When the MOUTH diphthong is followed by schwa, smoothing produces a lengthened version of the diphthong’s first element, i.e. TRAP. Here is chef Sam Clark saying sourdough with an unsmoothed MOUTH-schwa sequence in the syllable sour:
He also produces the word in a version with a smoothed first syllable, i.e. containing a monophthongal TRAP quality a:
The first part of this word sounds like a longish pronunciation of the word sad:
When the FACE diphthong is immediately followed by schwa, the sequence is optionally smoothed into a lengthened version of the diphthong’s first element, DRESS, creating the long SQUARE vowel. Here is UCL’s Prof. Mark Miodownik saying thinner layers with a FACE-schwa sequence in layers:
But here, in an atomic layer of graphene, he produces layer smoothed to lɛɛ:
When the GOAT diphthong is immediately followed by schwa, there is no difference between the effects of old smoothing and those of the newer kind. Since GOAT begins with schwa, the result either way is a long schwa, i.e. the NURSE vowel. Here is John Wells saying lowered with such a monophthong:
NEAR words can be thought of as sequences of FLEECE + schwa. FLEECE itself is a narrow diphthong ɪj, so that near in its most careful pronunciation is nɪjə. This may alternatively undergo smoothing, which produces a long version of the first element: ɪɪ. Here is Daniel Radcliffe pronouncing weird monophthongally as wɪɪd:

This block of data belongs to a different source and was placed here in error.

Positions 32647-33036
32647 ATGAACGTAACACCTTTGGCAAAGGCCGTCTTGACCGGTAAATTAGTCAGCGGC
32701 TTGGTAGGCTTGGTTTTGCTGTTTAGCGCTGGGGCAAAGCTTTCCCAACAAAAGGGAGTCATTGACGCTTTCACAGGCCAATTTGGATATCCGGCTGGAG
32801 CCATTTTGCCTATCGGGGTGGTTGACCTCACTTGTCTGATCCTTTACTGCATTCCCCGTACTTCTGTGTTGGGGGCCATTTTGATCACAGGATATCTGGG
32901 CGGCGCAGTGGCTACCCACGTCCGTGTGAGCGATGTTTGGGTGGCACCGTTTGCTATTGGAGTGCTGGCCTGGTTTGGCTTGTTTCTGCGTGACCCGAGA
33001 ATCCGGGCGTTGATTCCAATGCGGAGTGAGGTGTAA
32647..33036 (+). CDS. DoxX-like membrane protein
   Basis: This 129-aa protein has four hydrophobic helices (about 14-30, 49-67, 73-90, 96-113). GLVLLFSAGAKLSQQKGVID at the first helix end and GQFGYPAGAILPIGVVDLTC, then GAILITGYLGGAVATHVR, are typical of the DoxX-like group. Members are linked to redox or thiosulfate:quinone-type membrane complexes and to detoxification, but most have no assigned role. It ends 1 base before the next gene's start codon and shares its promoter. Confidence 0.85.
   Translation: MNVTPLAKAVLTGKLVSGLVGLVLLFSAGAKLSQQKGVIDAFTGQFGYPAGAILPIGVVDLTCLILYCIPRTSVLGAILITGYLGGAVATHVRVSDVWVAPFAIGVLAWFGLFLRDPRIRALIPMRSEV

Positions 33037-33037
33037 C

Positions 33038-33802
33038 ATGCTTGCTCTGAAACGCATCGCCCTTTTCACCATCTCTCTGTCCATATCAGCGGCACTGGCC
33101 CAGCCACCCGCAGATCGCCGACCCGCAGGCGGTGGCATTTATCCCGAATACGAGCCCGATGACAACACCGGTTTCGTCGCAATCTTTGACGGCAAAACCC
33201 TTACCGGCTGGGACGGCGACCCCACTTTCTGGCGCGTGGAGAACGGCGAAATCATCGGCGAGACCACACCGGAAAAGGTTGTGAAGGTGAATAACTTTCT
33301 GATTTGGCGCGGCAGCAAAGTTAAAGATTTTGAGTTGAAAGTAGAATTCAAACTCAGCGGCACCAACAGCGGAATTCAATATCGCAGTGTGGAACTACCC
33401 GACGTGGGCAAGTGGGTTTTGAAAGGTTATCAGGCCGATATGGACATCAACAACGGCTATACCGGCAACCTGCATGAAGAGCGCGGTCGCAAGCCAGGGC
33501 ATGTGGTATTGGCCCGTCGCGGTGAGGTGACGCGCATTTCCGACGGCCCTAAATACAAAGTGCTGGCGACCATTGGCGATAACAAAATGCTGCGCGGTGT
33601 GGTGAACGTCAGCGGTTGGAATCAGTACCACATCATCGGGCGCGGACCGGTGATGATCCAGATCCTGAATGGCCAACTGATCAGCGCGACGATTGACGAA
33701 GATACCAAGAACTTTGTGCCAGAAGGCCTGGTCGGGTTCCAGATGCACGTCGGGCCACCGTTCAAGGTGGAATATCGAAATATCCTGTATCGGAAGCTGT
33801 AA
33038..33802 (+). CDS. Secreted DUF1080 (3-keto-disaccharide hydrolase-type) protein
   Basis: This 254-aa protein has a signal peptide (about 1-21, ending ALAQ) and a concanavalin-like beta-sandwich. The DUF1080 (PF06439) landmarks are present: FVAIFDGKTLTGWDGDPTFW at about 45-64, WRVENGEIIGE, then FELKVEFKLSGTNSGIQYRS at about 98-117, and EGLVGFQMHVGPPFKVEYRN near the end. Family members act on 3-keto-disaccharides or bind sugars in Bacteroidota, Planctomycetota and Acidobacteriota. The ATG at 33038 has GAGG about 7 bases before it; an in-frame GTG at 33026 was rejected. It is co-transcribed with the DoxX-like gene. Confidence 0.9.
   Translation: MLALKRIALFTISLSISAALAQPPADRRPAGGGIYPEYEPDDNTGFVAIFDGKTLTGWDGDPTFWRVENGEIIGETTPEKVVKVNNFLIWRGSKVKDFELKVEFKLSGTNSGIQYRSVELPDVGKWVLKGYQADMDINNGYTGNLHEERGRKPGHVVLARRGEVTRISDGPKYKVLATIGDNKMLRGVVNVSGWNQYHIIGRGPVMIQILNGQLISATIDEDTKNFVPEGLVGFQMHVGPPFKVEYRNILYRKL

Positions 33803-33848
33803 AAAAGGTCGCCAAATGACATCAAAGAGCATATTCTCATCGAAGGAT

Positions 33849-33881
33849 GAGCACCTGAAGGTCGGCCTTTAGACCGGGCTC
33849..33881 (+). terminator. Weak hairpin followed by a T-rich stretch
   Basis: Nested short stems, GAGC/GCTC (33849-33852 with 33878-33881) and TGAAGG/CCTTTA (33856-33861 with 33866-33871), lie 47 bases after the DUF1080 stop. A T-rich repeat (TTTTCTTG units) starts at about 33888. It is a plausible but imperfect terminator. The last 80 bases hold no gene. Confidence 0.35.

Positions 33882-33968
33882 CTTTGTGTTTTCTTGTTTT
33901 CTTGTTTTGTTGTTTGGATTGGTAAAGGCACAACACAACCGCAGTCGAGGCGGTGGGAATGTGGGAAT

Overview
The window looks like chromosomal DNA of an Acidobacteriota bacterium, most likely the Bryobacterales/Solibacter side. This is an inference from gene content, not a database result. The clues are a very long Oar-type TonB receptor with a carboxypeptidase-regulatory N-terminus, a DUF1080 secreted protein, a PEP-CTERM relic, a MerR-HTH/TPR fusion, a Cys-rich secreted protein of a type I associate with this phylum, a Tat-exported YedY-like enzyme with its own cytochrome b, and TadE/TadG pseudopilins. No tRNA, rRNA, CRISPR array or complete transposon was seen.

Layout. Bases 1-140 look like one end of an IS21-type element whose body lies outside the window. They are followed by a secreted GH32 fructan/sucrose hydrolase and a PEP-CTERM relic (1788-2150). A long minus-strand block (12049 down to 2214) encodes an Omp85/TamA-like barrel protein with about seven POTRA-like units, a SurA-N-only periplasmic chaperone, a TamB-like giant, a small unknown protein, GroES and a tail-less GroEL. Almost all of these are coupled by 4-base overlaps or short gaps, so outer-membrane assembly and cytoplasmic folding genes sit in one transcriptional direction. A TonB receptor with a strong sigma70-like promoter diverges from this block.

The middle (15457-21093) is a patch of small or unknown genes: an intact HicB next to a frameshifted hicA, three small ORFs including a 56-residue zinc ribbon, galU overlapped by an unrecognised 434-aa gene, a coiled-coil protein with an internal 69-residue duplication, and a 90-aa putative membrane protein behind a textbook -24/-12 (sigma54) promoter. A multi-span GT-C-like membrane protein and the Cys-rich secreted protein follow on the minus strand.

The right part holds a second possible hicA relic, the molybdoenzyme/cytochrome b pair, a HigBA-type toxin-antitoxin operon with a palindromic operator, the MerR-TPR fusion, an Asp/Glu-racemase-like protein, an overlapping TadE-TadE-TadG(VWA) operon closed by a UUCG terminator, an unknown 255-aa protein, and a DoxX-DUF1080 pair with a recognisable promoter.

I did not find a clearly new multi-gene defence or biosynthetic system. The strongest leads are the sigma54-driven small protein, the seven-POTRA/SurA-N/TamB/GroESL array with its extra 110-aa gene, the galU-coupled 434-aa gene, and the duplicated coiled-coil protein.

And here is radio/TV presenter Dominic Byrne saying Here is a lady with hɪɪ:
We can confirm that this is ɪɪ rather than ɪə by removing the beginning of the first word, leaving what sounds like It is a lady with t-glottaling:
Smoothing is particularly common before a following l, via schwa-insertion or “breaking”. So I’ll or aisle may be pronounced ɑjəl, or may be smoothed to ɑɑl, as in this clip of Prince Harry:
Similarly, mail or male may be pronounced mɛjəl, or may be smoothed to mɛɛl. Here is BBC presenter Emily Maitlis saying email with a second syllable which could rhyme with there’ll:
(In fact she says this quite rapidly, so that it could rhyme with tell. This kind of shortening can happen to any long monophthong in running speech.)
When CHOICE + schwa are smoothed, the result is the THOUGHT monophthong (as in the other cases, a lengthened version of the diphthong’s first element). Here is telecoms honcho Richard Hooper saying Royal Mail with Royal smoothed so that it rhymes with all (he also smoothes Mail):
Another difference between the old and the new smoothing is that the latter is less likely to occur in absolute utterance-final position. So fire can be fɑɑ in fire engine, sounding like far engine, but is likely to remain fɑjə when utterance-final. However, we can certainly find instances of contemporary smoothing in final position. Here is Sam Clark saying half an hour with pre-pausal hour clearly smoothed to aa:
And here is BBC presenter Andrew Plant saying utterance-final this year as ðɪs jɪɪ:
Unhelpfully, despite its obsolescence, the centring-diphthong system of old RP is still promulgated in dictionaries and elsewhere. It’s worth pointing out that the less prestigious accents of Southereastern Britain are much more conservative in this respect. I was recently on the London underground, where the official standard BrE voice told us that the next station was Leicester Squ[ɛɛ]. The driver then interrupted to tell us in Popular London English that, as Tottenham Court Road station was closed, passengers for Oxford Street should change at Leicester Squ[eə]. So if you want a relatively low-class accent, by all means follow the dictionary transcriptions.